TN 48 (11-94)
DI 32594.020 Evaluating the Results of Tests
Consider results of a test in context with all symptoms, signs, other laboratory findings, and any medical opinions.
1. Coronary arteriogram
Generally, the arteriogram is superior to the ET for establishing the diagnosis of IHD and extent of coronary artery obstruction, while the ET is superior to the arteriogram for estimating functional loss. However, neither the results of an arteriogram, nor the results of an ET necessarily correlates accurately with the true degree of a claimant's functional loss. For this reason, all evidence must be considered.
Useful with clinical assessment to determine the feasibility of and need for revascularization procedures.
Defines structural or anatomical abnormalities.
2. Myocardial perfusion scan (thallium stress test)
The myocardial perfusion scan (thallium stress test):
Images regional myocardial blood flow.
May provide data useful for confirming ischemia.
May be useful for assessing severity (e.g., a positive stress thallium study at a low workload indicates substantial restriction of exertional capacity).
3. Ventriculography (radionuclide MUGA scans and echocardiography)
Ventriculography (radionuclide MUGA scan and echocardiography):
Provides information on heart chamber size and valve anatomy.
Provides data on ejection fraction (EF) and ventricular function.
Detects ventricular wall motion abnormalities resulting from ischemia or necrosis of myocardium.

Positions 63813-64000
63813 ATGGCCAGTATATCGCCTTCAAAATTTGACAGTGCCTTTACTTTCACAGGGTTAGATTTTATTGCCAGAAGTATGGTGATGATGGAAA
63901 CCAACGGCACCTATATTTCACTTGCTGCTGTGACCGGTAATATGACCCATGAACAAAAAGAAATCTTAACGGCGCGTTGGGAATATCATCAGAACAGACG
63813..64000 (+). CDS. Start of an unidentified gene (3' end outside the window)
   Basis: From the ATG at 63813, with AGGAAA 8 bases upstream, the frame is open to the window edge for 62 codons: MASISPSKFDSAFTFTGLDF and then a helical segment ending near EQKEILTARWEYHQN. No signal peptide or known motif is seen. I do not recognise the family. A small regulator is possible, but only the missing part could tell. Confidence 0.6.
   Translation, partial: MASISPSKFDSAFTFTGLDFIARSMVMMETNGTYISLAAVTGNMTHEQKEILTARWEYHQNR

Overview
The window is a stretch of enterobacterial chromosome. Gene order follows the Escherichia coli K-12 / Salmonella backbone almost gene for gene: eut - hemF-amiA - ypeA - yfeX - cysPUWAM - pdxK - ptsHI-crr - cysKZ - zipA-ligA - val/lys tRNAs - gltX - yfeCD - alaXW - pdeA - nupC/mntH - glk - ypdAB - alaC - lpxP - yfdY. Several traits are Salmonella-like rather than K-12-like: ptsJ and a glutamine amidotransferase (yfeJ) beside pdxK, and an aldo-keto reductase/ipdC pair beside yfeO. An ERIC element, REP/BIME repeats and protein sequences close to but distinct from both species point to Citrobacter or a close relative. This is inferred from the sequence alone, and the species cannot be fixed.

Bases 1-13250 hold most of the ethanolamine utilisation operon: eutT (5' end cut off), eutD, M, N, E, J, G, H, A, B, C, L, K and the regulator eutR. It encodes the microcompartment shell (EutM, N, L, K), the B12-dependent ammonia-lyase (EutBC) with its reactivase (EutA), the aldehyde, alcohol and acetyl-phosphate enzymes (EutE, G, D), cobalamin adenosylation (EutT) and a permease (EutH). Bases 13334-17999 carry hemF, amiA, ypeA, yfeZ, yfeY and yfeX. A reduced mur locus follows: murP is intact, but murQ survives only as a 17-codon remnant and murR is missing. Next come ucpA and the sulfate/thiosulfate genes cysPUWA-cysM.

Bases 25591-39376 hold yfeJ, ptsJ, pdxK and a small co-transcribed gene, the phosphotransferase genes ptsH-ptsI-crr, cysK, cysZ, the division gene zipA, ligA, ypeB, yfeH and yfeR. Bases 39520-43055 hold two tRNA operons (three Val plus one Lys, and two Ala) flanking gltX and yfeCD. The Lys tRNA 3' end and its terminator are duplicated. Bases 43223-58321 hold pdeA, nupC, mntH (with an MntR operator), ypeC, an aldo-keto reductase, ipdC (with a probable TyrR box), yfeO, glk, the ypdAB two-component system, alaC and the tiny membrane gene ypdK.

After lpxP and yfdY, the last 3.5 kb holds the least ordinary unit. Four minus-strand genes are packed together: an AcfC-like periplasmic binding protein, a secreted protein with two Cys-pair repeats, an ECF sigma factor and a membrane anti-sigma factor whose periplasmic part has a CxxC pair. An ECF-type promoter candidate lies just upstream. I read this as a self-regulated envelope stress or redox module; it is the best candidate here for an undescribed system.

Detects abnormalities such as cardiomyopathies and intracardiac tumors or masses.
May be useful for assessing severity (e.g., a fall in EF on exercise at a low workload indicates substantial restrictions of exertional capacity).
4. Ambulatory electrocardiogram monitoring (e.g., holter monitor)
Ambulatory electrocardiogram monitoring (e.g., Holter Monitor):
Provides a record to determine presence of dysrhythmias.
May provide suggestive evidence for ischemia.
5. Exercise test
The Exercise Test:
Markedly limited peak aerobic capacity (i.e., 5 METs or less) is useful for the identification and allowance of individuals who are so functionally impaired they cannot be expected to work.
A TET (or other exercise ECG modality) should be considered along with all other evidence in determining the severity of the impairment(s). Adjudicators may not place exclusive weight on the results of an ET in denying (or ceasing) a claim.
The ET is valuable for estimating maximal aerobic capacity in an individual with a cardiovascular impairment. However, for a number of reasons, there are limits to the use and reliability of the ET in evaluating an individual's ability to perform work-related activities. These include:
The ET has a substantial incidence of false negative results indicating no IHD in some individuals who actually have this disorder. Furthermore, the ET has a certain incidence of false positive results indicating ischemia in some individuals who actually do not have this disorder.
Individuals with regional dyskinesia may demonstrate an elevation of the ST segment that cancels the ischemic depression of the ST segment.
The TET provides an estimate of aerobic capacity for walking on a grade in an environmentally controlled laboratory. Therefore, TET results do not correlate with the ability to perform several other types of exertional activities and do not provide an estimate of ability to perform throughout a workday activities required for gainful work in all possible work environments. A TET (or other ECG modality) is not to be relied on as the sole basis for rejecting a claim. You must consider other signs, symptoms, laboratory findings, environmental restrictions, susceptibility to psychological stress, or other evidence that may establish the claimant's disability.